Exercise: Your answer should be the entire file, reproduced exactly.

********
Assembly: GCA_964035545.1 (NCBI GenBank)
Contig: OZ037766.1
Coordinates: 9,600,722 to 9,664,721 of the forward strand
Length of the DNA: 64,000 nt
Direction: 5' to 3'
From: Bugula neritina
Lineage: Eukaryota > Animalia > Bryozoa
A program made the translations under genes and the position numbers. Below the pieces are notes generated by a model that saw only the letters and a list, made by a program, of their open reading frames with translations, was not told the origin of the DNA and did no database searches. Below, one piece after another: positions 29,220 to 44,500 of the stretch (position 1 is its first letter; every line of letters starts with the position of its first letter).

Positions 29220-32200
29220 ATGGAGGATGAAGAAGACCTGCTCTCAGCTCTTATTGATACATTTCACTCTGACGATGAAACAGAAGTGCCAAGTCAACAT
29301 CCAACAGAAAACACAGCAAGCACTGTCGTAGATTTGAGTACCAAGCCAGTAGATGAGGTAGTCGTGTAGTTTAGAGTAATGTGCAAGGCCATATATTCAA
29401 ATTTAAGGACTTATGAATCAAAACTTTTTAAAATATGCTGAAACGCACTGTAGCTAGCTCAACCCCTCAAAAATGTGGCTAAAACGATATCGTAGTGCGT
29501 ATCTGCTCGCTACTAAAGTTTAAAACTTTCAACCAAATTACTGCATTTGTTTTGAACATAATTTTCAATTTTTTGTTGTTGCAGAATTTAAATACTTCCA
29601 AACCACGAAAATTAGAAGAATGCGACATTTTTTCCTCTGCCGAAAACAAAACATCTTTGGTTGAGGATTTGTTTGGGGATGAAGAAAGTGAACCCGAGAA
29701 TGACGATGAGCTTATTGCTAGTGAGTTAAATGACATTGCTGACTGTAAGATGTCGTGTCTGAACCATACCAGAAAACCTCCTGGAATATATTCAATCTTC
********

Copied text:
Assembly: GCA_964035545.1 (NCBI GenBank)
Contig: OZ037766.1
Coordinates: 9,600,722 to 9,664,721 of the forward strand
Length of the DNA: 64,000 nt
Direction: 5' to 3'
From: Bugula neritina
Lineage: Eukaryota > Animalia > Bryozoa
A program made the translations under genes and the position numbers. Below the pieces are notes generated by a model that saw only the letters and a list, made by a program, of their open reading frames with translations, was not told the origin of the DNA and did no database searches. Below, one piece after another: positions 29,220 to 44,500 of the stretch (position 1 is its first letter; every line of letters starts with the position of its first letter).

Positions 29220-32200
29220 ATGGAGGATGAAGAAGACCTGCTCTCAGCTCTTATTGATACATTTCACTCTGACGATGAAACAGAAGTGCCAAGTCAACAT
29301 CCAACAGAAAACACAGCAAGCACTGTCGTAGATTTGAGTACCAAGCCAGTAGATGAGGTAGTCGTGTAGTTTAGAGTAATGTGCAAGGCCATATATTCAA
29401 ATTTAAGGACTTATGAATCAAAACTTTTTAAAATATGCTGAAACGCACTGTAGCTAGCTCAACCCCTCAAAAATGTGGCTAAAACGATATCGTAGTGCGT
29501 ATCTGCTCGCTACTAAAGTTTAAAACTTTCAACCAAATTACTGCATTTGTTTTGAACATAATTTTCAATTTTTTGTTGTTGCAGAATTTAAATACTTCCA
29601 AACCACGAAAATTAGAAGAATGCGACATTTTTTCCTCTGCCGAAAACAAAACATCTTTGGTTGAGGATTTGTTTGGGGATGAAGAAAGTGAACCCGAGAA
29701 TGACGATGAGCTTATTGCTAGTGAGTTAAATGACATTGCTGACTGTAAGATGTCGTGTCTGAACCATACCAGAAAACCTCCTGGAATATATTCAATCTTC